Universities must tackle ‘cancel culture’ to qualify for loans, says Government
Gavin Williamson has made protecting free speech a condition of a new loan scheme aimed at helping higher education institutions through the pandemic.
Universities must prove their commitment to protecting free speech in order to be eligible for emergency loans to help them through the pandemic, the Government has warned.
The Department for Education DfE today announced a new package of loans for higher education providers for those at risk of collapse due to the pandemic.
But universities who fail to “demonstrate their commitment to academic freedom and free speech” would be excluded, Education Secretary Gavin Williamson warned.
The measures have caused alarm in some quarters, after the DfE also warned not all establishments would be saved from bankruptcy if they are not deemed to be providing a valuable education.
One of the UK’s largest higher education unions accused the Government of exploiting universities’ financial difficulties in order to impose its own conservative ideology on the sector.
Mr Williamson has previously expressed his anger at so-called “cancel culture” and “no-platforming”, whereby individuals are barred from speaking at university events because their views are perceived as offensive.
In an article in the Times in February, he warned: “If universities don’t take action (to protect free speech), the Government will.”
In March, former home secretary Amber Rudd found herself no platformed by an Oxford University women’s society having previously been asked to come and speak at one of its events.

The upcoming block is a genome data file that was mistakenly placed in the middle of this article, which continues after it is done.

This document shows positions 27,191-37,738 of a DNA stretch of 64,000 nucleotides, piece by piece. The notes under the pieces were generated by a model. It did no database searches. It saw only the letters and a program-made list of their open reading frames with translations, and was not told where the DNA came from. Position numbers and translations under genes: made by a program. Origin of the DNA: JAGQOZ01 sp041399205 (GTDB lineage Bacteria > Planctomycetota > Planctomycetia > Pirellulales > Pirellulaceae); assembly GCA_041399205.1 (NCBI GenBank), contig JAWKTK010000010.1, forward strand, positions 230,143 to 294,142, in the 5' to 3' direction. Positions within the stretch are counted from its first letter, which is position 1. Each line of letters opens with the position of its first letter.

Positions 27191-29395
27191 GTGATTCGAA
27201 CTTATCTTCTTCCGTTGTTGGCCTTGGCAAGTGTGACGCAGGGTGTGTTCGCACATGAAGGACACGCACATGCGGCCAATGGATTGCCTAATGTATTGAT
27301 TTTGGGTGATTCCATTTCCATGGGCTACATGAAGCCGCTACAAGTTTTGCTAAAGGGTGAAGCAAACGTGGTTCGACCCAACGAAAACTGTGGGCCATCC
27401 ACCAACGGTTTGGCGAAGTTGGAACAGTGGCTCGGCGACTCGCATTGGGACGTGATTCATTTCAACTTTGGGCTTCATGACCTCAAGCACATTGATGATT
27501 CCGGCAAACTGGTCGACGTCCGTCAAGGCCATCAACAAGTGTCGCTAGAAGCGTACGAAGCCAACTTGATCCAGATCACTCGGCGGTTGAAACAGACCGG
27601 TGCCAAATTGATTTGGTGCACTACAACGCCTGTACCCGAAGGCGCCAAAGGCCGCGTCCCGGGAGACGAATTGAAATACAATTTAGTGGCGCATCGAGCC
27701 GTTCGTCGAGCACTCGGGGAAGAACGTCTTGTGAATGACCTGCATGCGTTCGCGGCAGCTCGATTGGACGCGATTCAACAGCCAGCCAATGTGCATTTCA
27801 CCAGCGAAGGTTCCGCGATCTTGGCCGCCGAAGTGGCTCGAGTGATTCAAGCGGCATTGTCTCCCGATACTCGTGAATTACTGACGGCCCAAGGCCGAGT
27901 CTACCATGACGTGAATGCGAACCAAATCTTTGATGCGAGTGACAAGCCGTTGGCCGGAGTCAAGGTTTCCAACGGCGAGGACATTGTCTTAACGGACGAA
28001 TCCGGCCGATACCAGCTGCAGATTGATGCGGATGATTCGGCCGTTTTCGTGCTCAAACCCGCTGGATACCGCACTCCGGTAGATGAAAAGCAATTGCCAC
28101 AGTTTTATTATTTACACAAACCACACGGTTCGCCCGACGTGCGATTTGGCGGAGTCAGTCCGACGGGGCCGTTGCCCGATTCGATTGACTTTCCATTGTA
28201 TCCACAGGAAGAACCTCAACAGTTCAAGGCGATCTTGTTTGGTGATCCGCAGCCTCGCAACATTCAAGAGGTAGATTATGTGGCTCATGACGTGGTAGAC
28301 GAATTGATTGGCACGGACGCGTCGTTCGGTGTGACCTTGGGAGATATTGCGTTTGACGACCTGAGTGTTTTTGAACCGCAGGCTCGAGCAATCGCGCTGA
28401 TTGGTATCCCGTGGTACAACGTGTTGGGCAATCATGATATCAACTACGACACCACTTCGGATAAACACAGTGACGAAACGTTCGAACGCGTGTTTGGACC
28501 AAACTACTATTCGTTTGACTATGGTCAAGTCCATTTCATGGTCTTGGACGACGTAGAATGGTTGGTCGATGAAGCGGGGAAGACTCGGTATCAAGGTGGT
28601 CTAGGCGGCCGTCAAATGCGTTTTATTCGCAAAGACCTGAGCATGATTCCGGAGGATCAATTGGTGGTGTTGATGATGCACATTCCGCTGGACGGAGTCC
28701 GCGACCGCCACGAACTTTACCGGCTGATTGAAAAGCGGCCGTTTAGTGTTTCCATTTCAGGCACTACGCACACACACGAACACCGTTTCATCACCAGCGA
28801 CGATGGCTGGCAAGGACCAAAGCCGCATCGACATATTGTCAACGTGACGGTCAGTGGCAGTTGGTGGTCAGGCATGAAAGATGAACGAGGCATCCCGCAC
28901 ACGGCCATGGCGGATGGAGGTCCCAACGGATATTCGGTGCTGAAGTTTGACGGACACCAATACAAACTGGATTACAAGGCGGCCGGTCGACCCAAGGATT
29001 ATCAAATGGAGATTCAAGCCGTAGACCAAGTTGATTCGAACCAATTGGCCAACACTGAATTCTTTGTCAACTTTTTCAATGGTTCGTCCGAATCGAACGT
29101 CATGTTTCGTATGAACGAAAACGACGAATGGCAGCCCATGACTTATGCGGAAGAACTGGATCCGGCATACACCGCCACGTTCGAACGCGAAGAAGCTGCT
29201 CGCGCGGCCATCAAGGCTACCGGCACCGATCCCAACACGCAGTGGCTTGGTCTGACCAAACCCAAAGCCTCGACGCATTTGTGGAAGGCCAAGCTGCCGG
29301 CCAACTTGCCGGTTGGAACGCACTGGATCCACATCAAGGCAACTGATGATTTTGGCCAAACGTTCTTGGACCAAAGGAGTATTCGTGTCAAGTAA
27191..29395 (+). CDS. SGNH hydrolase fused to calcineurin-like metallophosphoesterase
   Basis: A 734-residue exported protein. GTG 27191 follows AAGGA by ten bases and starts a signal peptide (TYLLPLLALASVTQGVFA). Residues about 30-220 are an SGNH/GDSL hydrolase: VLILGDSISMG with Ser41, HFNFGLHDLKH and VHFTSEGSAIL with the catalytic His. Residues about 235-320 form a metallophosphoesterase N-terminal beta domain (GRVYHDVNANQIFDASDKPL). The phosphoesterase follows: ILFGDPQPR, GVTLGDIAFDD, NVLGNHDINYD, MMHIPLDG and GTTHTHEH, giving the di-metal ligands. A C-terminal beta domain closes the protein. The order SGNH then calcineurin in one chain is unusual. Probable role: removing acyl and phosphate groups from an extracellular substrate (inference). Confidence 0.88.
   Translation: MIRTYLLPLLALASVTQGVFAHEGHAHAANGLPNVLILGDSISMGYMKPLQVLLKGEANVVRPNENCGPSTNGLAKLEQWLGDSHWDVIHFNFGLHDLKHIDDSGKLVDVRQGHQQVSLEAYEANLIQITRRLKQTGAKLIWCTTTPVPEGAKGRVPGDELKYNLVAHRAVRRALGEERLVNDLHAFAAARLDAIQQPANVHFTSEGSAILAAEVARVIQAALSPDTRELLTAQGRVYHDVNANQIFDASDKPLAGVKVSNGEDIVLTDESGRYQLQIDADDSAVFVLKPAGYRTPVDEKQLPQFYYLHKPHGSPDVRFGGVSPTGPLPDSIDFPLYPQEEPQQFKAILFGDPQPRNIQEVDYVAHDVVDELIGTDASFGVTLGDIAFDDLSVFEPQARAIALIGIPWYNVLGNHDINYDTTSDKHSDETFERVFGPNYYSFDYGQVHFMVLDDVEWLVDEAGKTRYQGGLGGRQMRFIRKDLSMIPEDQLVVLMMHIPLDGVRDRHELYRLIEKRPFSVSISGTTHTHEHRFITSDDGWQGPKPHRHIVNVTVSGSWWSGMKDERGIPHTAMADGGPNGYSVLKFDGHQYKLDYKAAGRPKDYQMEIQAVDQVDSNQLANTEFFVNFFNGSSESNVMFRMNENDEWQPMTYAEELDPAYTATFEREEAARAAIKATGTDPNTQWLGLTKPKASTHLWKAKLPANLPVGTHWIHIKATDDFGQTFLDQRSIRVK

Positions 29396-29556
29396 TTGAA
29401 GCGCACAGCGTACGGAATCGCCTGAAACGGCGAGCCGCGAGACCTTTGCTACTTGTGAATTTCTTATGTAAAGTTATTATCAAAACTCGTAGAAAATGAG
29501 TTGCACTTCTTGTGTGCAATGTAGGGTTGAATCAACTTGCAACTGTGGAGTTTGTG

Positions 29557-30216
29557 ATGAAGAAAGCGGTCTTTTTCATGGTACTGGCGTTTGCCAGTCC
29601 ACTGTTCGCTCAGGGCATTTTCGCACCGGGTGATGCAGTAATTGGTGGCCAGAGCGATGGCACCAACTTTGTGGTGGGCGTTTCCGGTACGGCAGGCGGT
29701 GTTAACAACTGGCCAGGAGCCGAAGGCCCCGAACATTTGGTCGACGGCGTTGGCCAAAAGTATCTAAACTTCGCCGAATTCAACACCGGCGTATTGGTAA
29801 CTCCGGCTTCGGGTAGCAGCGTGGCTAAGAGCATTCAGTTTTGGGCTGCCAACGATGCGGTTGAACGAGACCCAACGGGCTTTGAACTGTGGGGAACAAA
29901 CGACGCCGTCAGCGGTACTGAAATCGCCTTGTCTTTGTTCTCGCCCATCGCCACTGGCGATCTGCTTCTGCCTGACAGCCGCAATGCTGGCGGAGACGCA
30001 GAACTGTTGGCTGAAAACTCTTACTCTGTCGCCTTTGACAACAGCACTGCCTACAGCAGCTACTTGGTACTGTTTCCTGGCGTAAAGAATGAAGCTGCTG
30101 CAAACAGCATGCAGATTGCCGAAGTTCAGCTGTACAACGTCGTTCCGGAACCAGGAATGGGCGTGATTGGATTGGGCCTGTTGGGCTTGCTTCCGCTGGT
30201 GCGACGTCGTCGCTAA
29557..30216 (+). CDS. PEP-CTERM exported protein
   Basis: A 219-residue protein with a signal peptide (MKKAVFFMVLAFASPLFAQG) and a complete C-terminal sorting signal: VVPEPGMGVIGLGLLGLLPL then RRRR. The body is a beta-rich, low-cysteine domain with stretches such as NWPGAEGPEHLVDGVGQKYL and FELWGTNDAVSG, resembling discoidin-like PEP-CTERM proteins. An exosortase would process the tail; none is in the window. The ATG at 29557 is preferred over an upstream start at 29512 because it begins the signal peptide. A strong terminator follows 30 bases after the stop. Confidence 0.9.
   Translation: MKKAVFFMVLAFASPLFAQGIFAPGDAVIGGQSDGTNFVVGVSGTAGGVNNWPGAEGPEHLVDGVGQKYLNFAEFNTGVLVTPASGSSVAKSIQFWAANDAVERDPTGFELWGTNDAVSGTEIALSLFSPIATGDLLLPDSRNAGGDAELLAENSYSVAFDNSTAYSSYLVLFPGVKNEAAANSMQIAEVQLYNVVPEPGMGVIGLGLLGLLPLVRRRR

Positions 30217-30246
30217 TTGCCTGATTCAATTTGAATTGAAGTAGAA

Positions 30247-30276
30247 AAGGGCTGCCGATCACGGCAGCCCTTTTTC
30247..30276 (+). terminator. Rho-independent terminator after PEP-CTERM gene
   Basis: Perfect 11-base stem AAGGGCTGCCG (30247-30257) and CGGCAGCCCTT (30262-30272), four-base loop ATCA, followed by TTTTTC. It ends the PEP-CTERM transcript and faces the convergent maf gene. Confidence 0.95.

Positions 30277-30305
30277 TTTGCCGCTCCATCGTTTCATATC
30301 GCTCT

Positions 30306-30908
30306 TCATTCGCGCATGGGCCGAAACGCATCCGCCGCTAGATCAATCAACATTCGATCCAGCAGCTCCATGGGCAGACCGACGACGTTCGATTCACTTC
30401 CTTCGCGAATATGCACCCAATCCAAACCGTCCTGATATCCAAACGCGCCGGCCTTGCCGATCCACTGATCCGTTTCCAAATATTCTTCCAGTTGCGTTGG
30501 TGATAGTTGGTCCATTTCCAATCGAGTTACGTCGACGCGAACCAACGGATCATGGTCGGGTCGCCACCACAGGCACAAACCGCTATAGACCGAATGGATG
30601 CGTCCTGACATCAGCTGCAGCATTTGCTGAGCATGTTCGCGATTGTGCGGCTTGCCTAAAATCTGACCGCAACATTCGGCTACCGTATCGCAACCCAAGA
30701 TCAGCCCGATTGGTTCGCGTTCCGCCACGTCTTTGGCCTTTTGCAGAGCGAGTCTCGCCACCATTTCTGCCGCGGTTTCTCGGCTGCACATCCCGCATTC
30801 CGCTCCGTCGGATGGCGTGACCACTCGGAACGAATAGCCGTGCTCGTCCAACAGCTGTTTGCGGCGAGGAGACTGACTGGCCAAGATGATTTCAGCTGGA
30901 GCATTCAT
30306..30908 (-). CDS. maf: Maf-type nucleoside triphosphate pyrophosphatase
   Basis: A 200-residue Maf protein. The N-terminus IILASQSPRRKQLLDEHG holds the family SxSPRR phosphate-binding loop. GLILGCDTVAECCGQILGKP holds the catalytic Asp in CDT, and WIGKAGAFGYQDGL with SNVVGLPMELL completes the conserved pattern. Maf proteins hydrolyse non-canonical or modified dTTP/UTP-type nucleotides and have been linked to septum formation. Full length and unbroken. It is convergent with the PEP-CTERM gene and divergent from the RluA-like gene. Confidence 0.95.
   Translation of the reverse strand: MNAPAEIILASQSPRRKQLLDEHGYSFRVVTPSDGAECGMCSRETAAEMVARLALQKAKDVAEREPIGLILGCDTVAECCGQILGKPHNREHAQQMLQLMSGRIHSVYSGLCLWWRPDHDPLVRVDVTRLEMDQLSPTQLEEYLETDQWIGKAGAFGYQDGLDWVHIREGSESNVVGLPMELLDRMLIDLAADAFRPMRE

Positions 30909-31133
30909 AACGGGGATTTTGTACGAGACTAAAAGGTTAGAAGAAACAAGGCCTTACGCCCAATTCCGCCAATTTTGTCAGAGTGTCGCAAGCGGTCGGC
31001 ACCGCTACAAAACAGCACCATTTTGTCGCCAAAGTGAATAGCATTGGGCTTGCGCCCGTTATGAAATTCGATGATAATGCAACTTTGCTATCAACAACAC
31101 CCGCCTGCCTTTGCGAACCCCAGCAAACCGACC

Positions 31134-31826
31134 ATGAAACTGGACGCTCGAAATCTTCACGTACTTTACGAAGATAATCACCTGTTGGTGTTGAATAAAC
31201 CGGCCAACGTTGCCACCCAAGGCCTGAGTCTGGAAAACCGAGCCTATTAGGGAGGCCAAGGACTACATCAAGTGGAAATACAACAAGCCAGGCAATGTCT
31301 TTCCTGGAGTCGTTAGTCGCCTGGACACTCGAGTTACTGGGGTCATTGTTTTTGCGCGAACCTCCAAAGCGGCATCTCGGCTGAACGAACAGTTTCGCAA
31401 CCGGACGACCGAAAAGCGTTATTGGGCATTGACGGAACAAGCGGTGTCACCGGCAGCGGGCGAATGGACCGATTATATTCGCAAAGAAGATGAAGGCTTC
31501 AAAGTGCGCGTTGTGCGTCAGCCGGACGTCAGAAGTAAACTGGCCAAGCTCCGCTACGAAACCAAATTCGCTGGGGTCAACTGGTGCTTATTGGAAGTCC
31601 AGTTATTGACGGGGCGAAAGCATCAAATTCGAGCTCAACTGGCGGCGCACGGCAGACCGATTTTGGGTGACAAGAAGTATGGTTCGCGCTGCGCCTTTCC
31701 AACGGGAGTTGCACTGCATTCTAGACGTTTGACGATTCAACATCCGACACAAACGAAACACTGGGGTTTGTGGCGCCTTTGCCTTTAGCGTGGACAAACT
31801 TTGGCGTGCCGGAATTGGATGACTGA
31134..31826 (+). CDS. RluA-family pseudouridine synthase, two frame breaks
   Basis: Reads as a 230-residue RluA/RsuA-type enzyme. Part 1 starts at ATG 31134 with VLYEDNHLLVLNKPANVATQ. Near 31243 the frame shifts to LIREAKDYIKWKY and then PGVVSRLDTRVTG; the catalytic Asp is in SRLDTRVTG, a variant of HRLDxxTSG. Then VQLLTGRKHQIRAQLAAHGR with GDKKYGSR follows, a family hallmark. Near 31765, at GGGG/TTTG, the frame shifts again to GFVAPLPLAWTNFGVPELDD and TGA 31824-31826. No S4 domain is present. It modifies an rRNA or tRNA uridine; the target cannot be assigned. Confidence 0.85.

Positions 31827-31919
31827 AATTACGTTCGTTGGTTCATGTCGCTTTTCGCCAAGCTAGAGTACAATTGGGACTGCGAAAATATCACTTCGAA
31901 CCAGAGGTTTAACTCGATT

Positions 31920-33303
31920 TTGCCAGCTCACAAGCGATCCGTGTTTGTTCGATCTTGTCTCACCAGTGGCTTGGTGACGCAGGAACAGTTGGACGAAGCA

Outlining the new “higher education restructuring regime”, the Education Secretary also told universities they must also ensure student union funding is not used for “subsidising niche activism and campaigns”.
Institutions were told the regime was not a bailout and that loan applications would be considered on a “case by case basis”, and that they would be expected to dramatically cut back on bureaucracy.
The DfE added the regime was “not a guarantee that no organisation will fail,” adding “public funding for courses that do not deliver for students will be reassessed”.
Vice-chancellor pay and administration costs must also be slashed, the Education Secretary said.
Any intervention must be “a last resort”, the DfE said, and the business case for each loan will be investigated by a new, independent Higher Education Restructuring Regime Board.
The Education Secretary will then base his decision on whether or not to intervene on the advice of the board, the DfE said.
The University and College Union (UCU) accused the Government of exploiting the loan scheme to impose its own ideology on institutions as they fight for survival.
UCU general secretary Jo Grady said: “What are these so-called low-quality courses? Where is the evidence that cutting the number of people going to university can improve our economy?”
“The Government’s obsession with graduate earnings as a sole measure of quality exposes its refusal to engage with the real issues behind inequality.
“Graduate salaries are heavily determined by pre-existing factors such as gender, race, social background, contacts and previous education.”
She added: “All degree study has the potential to increase earnings, but it also brings with it so much more than that as students gain many social and cultural benefits from going to university.”
In May the DfE announced £2.6 billion in forecast tuition fee payments would be brought forward to help cash flow, along with £100 million in Government funding to help protect research activities.
Last month, ministers announced a package of grants and low-interest loans to cover 80% income lost from the decline in international student numbers due to the pandemic.
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